Recent advances in understanding and managing infectious diseases in solid organ transplant recipients.
Authors: Aguilar C, Husain S, Lortholary O
Background: Undergoing solid organ transplantation (SOT) exposes the recipient to various infectious risks, including possible transmission of pathogen by the transplanted organ, post-surgical infections, reactivation of latent pathogens, or novel infections. Recent advances: In the last few years, the emergence of Zika virus has raised concerns in the transplant community. Few cases have been described in SOT patients, and these were associated mainly with moderate disease and favorable outcome; the notable exception is a recent case of fatal meningo-encephalopathy in a heart transplant recipient. Because of the advances in treating hepatitis C, several teams recently started to use organs from hepatitis C-positive donors. The worldwide increasing incidence of multidrug-resistant pathogens, as well as the increasing incidence of Clostridioidesdifficile infection, is of particular concern in SOT patients. In the field of mycology, the main recent therapeutic advance is the availability of isavuconazole for the treatment of invasive aspergillosis and mucormycosis. This drug has the advantage of minimal interaction with calcineurin inhibitors. Regarding the viral reactivations occurring after transplant, cytomegalovirus (CMV) infection is still a significant issue in SOT patients. The management of resistant CMV remains particularly difficult. The approval of letermovir, albeit in bone marrow transplantation, and the therapeutic trial of maribavir bring a ray of hope. Another advancement in management of post-transplant infections is the development of in vitro tests evaluating pathogen-specific immune response, such as immunodiagnostics for CMV and, more recently, tests for monitoring immunity against BK virus. Conclusion: The increasing number of organ transplantations, the use of newer immunosuppressive drugs, and high-risk donors continue to define the landscape of transplant infectious diseases in the current era.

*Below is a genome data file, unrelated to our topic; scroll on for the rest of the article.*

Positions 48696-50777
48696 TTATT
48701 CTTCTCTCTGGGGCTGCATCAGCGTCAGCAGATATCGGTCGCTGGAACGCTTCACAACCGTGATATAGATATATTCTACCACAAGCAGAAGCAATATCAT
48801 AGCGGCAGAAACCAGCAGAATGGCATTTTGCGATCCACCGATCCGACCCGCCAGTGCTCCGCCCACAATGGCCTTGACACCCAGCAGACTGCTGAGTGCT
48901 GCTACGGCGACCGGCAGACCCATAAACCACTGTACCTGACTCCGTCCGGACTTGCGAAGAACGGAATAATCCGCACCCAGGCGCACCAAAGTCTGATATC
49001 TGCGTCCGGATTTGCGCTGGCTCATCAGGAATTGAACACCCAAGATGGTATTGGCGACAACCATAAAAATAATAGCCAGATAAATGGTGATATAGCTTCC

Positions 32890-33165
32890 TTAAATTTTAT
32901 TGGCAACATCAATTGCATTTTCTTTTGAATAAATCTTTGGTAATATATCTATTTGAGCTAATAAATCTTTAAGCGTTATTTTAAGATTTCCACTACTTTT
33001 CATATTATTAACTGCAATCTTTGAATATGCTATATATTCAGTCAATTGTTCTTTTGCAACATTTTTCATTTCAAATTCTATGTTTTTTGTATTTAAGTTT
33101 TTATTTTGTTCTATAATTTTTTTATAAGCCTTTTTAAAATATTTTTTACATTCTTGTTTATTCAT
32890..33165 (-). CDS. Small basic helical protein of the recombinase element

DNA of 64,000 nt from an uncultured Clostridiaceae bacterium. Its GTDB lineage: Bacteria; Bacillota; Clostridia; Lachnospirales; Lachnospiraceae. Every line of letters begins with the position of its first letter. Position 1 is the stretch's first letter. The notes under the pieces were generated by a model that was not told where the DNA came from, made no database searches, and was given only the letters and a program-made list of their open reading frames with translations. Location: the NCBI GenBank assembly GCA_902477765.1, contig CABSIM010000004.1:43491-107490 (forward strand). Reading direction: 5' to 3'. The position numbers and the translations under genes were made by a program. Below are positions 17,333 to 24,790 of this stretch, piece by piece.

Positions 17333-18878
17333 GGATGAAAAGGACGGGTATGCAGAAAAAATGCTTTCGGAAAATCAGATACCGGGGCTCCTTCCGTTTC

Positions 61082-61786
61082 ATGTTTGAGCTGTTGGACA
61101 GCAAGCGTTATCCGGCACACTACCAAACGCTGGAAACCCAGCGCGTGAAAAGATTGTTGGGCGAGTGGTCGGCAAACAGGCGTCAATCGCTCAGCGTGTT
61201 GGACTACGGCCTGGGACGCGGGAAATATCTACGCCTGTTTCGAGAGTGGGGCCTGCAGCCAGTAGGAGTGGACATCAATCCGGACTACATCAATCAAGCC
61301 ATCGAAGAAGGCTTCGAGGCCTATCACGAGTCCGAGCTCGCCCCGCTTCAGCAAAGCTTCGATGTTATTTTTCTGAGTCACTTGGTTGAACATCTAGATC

PMID: 29899970 [PubMed]